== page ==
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Ways to model different DAX calendar date situations
Part six of a six-part series of blogs

In the real world (or at least, the DAX version of it), calendars and dates aren't quite as simple as one would like. This blog shows how to solve a number of common scenarios, including where different tables have different levels of "granularity", coping with special days like bank holidays, handling non-standard finanical year-end dates and dealing with a table which contains more than one date column.

1. Modelling techniques when working with calendars/dates
2. Dealing with varying date granularity using calendars
3. Modelling bank holidays and other special days
4. Modelling different financial year-ends
5. Handling multiple date columns using multiple tables
6. Handling multiple date fields using multiple relationships (this blog)

This blog is part of our online SSAS Tabular tutorial; we also offer lots of other Analysis Services training resources.

Posted by Andy Brown on 22 January 2016

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Handling multiple date fields using multiple relationships

The previous part of this blog showed a problem - how to join two columns simultaneously to the calendar's Date column:

The problem: we can't join both columns using the same relationship.

One answer - shown in the previous part of this blog - is to import a second copy of the calendar table.  The other possible answer is to create two different relationships, and then specify within each measure which one we're using.

Please first follow the steps in the previous part of this blog to recreate the model containing the two tables shown above (including expanding the calendar table to go back to 1st January 1950).

Creating the two relationships

Start by creating the first relationship:

Drag the DateBorn column (for example) onto the calendar Date column.

Now drag the DateJoined column onto the Date column to create a second relationship:

Create a second relationship, this time using the staff joining date, not the birth date.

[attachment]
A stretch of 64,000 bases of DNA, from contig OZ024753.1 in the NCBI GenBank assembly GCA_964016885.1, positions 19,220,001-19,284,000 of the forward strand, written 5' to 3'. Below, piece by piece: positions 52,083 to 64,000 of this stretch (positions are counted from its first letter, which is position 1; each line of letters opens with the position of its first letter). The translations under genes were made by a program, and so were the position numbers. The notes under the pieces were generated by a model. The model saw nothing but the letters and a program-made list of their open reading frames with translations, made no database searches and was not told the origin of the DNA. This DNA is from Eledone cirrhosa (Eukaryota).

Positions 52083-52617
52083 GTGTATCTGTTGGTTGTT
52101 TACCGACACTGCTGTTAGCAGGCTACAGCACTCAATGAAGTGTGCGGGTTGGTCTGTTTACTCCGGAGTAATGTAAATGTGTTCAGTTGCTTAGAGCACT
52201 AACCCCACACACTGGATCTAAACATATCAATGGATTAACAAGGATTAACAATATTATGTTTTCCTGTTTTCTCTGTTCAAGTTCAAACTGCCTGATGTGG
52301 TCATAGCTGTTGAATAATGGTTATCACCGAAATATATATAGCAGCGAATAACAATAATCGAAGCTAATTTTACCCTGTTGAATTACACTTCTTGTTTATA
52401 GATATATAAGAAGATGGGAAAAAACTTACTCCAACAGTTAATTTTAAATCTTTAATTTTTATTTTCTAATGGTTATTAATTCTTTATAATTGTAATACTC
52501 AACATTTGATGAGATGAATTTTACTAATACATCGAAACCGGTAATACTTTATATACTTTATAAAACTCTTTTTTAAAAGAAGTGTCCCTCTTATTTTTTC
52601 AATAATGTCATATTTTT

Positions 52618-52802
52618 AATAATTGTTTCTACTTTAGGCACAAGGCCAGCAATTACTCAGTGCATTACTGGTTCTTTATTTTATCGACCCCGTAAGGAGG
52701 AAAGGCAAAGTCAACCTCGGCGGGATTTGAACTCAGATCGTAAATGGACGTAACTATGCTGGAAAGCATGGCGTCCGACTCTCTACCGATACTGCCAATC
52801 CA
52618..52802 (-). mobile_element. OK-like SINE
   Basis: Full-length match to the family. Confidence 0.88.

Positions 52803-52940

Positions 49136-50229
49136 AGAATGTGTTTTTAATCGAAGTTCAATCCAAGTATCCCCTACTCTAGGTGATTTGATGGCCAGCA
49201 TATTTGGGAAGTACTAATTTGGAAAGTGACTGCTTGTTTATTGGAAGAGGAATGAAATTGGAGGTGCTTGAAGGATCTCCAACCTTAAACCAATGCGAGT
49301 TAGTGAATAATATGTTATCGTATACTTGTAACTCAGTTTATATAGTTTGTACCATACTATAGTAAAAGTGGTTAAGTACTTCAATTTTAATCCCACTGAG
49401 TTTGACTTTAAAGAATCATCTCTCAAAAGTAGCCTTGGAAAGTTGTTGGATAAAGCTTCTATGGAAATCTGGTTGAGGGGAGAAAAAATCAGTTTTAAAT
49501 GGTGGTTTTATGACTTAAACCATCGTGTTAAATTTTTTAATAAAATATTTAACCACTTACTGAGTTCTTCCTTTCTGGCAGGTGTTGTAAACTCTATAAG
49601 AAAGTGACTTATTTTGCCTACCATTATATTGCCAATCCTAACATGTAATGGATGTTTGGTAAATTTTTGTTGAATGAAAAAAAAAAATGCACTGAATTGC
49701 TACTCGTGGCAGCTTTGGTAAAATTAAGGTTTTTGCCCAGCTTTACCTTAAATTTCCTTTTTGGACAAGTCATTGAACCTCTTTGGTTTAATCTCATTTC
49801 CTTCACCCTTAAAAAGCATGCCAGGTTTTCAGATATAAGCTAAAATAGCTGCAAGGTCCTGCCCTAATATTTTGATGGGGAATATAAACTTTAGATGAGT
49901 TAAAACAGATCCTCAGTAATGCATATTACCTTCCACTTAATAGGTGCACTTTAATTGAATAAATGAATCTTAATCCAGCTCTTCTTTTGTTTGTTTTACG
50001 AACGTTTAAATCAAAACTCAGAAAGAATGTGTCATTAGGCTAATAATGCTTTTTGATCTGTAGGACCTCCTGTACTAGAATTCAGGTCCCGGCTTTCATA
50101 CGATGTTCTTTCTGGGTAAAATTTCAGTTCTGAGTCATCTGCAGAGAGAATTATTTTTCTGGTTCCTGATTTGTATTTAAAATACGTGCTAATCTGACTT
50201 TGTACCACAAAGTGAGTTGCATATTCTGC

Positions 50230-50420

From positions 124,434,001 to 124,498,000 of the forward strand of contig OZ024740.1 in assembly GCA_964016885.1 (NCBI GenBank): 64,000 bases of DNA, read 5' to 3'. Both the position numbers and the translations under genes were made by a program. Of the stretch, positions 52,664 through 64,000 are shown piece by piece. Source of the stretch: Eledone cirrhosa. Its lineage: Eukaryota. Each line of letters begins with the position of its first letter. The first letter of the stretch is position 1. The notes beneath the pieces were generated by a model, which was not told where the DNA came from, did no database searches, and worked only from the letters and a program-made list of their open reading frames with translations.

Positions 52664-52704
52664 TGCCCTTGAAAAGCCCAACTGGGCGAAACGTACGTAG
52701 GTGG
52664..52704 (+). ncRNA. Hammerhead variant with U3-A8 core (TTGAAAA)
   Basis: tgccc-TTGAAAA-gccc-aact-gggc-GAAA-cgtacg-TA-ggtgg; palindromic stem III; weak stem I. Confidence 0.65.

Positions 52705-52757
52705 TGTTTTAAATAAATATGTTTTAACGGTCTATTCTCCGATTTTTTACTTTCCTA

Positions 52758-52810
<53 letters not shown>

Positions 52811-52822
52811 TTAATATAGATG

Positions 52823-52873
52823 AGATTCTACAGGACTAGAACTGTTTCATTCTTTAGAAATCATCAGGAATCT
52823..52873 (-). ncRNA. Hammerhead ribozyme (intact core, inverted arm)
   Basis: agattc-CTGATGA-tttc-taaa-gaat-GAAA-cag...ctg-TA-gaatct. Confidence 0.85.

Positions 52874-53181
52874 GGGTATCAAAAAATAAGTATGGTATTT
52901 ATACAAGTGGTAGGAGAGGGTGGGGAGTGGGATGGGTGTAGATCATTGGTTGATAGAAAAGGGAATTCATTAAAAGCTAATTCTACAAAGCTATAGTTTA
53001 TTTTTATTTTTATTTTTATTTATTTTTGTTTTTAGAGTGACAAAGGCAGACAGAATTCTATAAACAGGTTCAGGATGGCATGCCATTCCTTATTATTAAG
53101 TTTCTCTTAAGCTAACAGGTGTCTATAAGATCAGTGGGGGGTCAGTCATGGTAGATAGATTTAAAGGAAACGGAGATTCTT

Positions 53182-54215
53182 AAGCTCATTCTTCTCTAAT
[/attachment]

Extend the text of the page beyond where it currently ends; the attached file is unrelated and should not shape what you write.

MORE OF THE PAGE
SSAS shows the two relationships like this:

The one with the solid line is the active relationship.

The first relationship that you created is the active one (you can only have one active relationship between any given pair of tables), as double-clicking on it shows:

Double-clicking on the solid line shows that this is the active relationship.

The CALCULATETABLE function

The CALCULATETABLE function works in the same way as the CALCULATE function, except that it requires a table as the first argument rather than an expression:

The CALCULATE function returns a value, whereas the CALCULATETABLE one returns a table of values.

The USERELATIONSHIP function

By default, when you refer to any expression which requires Analysis Services to look between tables, it will use the default relationship path to do this:

Where two or more relationships exist between a pair of tables, Analysis Services will use the one marked as active to connect them.

However, you can change this behaviour by using the USERELATIONSHIP function:

=USERELATIONSHIP ( First column, Second column)

Two measures to count staff

You can now create the following two measures:

Create the two measures shown in the staff table, using the formulae below.

Here's the measure to count the number of staff joined:

Number staff joined:=COUNTROWS(

CALCULATETABLE(

Staff,

USERELATIONSHIP(Staff[DateJoined], Calendar[Date])

)

)

And here's the measure to count the number of staff born:

Number of staff born:=COUNTROWS(

CALCULATETABLE(

Staff,

USERELATIONSHIP(Staff[DateBorn], Calendar[Date])

)

)

The only difference is the relationship they use to pick up on any calendar constraints from the calendar table.

The final pivot table

Using this method, you can't create the pretty diagonal effect as shown in the previous part of this blog, but you can compare the numbers born and joined for any year:

Again, the only tweak I've made is to sort the years into reverse order.

The pivot table fields are (I hope) fairly obvious:

I've just asked to show the two measures created.

Personally, I much prefer the previous approach!  I'd rather have multiple tables (each having a separate relationships) than have multiple relationships to the same single table.